“They need to realize they need to turn it around faster, because their work isn’t going to get done if they don’t get those new people in,” says O’Boyle. “But a good relationship with your program manager and the client works out very well—they’re much more flexible to listen.”

The Key to A Successful Recruiter/Hiring Manager Relationship

We’ve highlighted the importance of communication throughout the recruitment process. It starts at the intake meeting and continues throughout the journey as you share potential candidates with the hiring manager, follow up after interviews, and update them on candidate offer statuses. Feedback should also be a focus of your communications. Ask for feedback as you source, not just when you’re ready to hand over your shortlist of prospects.

While communication is king, the key to a successful recruiter/hiring manager relationship at the end of the day is honesty and respect. “You need to be honest – on both sides of the coin,” emphasizes Mathias. “You need to set up expectations with the hiring managers of what you’re seeing with the market and candidates. And then the hiring manager needs to be honest with the true aspects of the job.”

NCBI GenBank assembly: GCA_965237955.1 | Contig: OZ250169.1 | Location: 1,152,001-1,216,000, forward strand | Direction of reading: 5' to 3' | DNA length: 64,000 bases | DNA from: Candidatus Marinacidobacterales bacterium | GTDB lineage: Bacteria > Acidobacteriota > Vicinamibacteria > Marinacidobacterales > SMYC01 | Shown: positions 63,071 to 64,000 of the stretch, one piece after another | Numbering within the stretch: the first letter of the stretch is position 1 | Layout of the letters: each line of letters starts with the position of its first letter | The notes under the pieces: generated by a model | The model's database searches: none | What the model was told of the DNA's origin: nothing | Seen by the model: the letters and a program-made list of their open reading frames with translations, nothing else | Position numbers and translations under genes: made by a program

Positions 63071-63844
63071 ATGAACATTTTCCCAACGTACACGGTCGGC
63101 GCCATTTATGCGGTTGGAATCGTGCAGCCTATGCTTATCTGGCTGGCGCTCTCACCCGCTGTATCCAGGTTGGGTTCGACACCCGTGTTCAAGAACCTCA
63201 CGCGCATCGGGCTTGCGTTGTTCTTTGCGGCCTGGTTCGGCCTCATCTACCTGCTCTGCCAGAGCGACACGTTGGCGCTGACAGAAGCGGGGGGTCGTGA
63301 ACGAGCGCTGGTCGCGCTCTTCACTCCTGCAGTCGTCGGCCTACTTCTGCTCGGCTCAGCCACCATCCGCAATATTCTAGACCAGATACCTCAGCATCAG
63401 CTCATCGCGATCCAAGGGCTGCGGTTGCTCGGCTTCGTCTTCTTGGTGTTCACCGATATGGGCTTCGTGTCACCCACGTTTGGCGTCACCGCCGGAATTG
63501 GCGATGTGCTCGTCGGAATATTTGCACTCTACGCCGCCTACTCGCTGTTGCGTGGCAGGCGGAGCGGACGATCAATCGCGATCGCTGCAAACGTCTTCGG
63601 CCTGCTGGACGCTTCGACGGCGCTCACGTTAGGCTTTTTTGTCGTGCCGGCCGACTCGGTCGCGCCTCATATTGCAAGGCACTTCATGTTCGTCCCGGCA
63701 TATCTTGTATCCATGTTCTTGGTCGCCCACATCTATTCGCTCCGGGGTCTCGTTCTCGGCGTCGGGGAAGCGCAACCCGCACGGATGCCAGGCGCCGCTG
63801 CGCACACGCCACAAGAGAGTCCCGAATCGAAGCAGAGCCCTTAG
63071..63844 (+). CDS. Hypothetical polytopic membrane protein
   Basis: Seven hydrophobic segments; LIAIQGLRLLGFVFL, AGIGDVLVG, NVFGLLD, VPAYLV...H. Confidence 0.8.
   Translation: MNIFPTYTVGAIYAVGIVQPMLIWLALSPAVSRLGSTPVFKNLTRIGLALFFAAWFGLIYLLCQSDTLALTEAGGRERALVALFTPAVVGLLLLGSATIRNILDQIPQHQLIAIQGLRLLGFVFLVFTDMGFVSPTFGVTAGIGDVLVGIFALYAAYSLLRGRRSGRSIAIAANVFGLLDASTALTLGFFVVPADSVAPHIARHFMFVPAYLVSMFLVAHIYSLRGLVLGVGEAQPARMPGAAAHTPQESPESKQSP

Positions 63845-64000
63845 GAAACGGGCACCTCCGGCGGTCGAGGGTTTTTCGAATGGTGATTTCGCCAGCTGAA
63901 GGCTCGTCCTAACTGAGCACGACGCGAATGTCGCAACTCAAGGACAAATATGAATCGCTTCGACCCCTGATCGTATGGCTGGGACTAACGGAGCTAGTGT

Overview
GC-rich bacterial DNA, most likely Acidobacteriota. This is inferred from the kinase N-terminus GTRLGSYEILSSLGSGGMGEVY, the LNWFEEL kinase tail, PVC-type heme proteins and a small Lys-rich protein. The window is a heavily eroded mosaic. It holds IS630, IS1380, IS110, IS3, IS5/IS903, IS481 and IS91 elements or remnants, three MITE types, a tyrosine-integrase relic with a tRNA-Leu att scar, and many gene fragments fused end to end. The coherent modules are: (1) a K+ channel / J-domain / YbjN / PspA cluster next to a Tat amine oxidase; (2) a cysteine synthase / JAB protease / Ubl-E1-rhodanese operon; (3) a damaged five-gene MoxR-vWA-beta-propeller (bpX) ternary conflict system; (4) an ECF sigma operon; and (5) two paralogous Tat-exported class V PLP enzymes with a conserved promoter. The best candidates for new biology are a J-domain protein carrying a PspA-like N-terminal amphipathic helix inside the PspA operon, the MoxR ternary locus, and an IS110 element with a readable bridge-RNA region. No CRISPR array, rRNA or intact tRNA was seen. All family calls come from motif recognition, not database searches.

“And then there needs to be respect on both sides, because we’re all trying to do a job here,” adds Mathias. “Recruiting is not 100% of a hiring manager’s job, so we have to be respectful of that when we are asking them for feedback on candidates. But they also have to be respectful of us and know that we are trying to help them in the long run.”

Find more recruitment and retention articles here.


  • Ashley Jones

    Ashley Jones is ClearedJobs.Net's blog Editor and a cleared job search expert, dedicated to helping security-cleared job seekers and employers navigate job search and recruitment challenges. With in-depth experience assisting cleared job seekers and transitioning military personnel at in-person and virtual Cleared Job Fairs and military base hiring events, Ashley has a deep understanding of the unique needs of the cleared community. She is also the Editor of ClearedJobs.Net's job search podcast, Security Cleared Jobs: Who's Hiring & How.

This entry was posted on Monday, August 29, 2022 3:10 pm